When I first heard the beat for the fifth track, “Mama’s Gun”, I immediately thought of Mos Def’s “Auditorium” featuring Slick Rick. The sample is actually from The Carpenters, “Ms. Guder”. It gives a creepy vibe, and portrays the feeling that something bad might happen, though you still choose to stick around. It’s no doubt that this song contains dark lyrics, perhaps about mental illness, though I find the flow of the 5 verses to be addicting. “Little voices buzzin’ poison, backward noise from everything / Dr. Swango says I’m psycho, says they’re all from Neverland”. I wish I could explain why the flow of the verses is so addicting, but I can’t find the words to do so. I guess you’ll just have to give this song a listen for yourself.

I can’t help but feel Alt-J vibes when listening to “Cane Shuga”, though it’s clear there is an aspect that distinguishes the track from Alt-J, which is that Glass Animals sound. This and “Mama’s Gun” have to be my favorite two songs on the album. The same few lyrics are repeated throughout the track, though with changes of pitch and tone in each line give a build-up suspenseful feeling.

The next track, “[Premade Sandwiches]” is, well…how do I describe this? You might just want to listen for yourself.

Is that a dark barking, a human barking, a mix of both? Regardless, this sound heard throughout “The Other Side of Paradise” just adds a layer of quirkiness to the already outlandish beat. The lyrics are about a jock that is now growing older, as he quests for fortune and fame, and leaves his family behind.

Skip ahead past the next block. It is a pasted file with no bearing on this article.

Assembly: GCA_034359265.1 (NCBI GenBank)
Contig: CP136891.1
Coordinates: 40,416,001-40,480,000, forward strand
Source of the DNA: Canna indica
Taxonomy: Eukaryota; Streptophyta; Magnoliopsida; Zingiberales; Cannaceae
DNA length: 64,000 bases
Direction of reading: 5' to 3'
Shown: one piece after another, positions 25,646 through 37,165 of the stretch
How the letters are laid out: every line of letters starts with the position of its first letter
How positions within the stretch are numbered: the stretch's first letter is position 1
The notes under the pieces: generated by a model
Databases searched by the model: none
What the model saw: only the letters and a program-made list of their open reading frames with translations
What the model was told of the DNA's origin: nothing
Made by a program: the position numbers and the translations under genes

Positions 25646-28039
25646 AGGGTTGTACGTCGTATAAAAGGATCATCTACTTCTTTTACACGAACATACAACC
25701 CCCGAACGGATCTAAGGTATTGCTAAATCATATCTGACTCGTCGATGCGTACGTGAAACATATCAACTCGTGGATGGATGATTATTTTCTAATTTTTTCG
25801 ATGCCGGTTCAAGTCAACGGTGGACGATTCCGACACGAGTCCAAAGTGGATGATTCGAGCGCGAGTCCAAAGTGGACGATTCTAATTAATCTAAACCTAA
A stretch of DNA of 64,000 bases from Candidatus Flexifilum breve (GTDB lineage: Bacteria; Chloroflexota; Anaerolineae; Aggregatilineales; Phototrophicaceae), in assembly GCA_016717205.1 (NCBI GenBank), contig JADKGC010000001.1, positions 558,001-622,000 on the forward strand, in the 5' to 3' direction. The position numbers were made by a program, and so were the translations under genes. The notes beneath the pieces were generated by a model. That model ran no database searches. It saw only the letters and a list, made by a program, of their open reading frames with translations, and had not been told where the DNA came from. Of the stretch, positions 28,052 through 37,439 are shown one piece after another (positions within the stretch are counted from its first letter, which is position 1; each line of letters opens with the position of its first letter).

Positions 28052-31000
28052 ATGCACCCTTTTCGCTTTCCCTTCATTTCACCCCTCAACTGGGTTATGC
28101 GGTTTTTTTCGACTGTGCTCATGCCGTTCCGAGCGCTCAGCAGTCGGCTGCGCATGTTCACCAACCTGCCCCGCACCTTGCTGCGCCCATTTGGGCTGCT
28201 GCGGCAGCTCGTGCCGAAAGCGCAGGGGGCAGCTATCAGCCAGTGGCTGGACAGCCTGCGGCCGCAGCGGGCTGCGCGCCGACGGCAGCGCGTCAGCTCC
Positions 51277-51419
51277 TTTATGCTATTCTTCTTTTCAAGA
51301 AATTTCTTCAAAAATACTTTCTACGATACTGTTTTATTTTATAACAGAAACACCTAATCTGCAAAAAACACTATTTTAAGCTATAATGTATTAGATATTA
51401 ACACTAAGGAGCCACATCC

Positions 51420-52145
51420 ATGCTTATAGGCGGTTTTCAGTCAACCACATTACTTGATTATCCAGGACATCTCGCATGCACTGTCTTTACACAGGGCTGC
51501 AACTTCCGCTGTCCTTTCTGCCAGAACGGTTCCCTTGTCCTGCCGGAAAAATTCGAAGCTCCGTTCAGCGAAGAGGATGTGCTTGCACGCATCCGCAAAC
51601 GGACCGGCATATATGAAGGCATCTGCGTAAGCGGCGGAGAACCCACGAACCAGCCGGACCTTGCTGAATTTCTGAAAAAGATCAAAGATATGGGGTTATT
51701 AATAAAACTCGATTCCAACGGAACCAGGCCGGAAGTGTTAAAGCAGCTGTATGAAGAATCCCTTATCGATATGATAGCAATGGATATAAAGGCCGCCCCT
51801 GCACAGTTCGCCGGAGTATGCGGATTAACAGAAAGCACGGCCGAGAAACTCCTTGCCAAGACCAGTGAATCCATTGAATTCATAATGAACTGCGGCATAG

The next track, “Take A Slice”, samples a conversation that seems to have no connection to the song, though the undeniable structure and craftsmanship on this record tells me that this is not random. The song is about someone who has a lot of lust and is trying to find her place in the world. In the chorus, the narrator claims, “I’m filthy and I love it”, amongst other feelings, though something tells me she is lying to herself. The beat, reminding me of Thundercat & Flying Lotus’, “Them Changes”, is much slower than the rest of the album and fits so perfectly in the track list as the album begins to wind down.

I can’t help but think back to the early 2000’s, John Frusciante era of the Red Hot Chili Peppers in the intro of “Poplar Street”. This slowly fades away as the indescribable “peanut butter vibes” take over this track. The guitar stays present, though some soothing synths, jungle-ish beats, and Dave’s hazy and repetitive lyrics take over this track very quickly.

And now the journey sadly comes to an end with the last track “Agnes”. This is by far the saddest song on the album. It’s tragically beautiful. “You see the sad in everything, a genius of love and loneliness, and this time you overdid the liquor, this time you pulled the fucking trigger”. It displays the devastating feeling of watching a friend stumble through tough times.

I knew that the album told the stories of a variety of different characters. Though, it wasn’t until this write-up that I realized, the eleven, very different people, on the album cover represent the main character in each eleven of the songs. It’s fun to try and figure out which story is who’s. With Zaba the Glass Animals established their sound. With How to Be a Human, they told these difficult stories with that sound. What a spectacular, while heartfelt and tragic, yet undeniably fun picture these four guys have given us.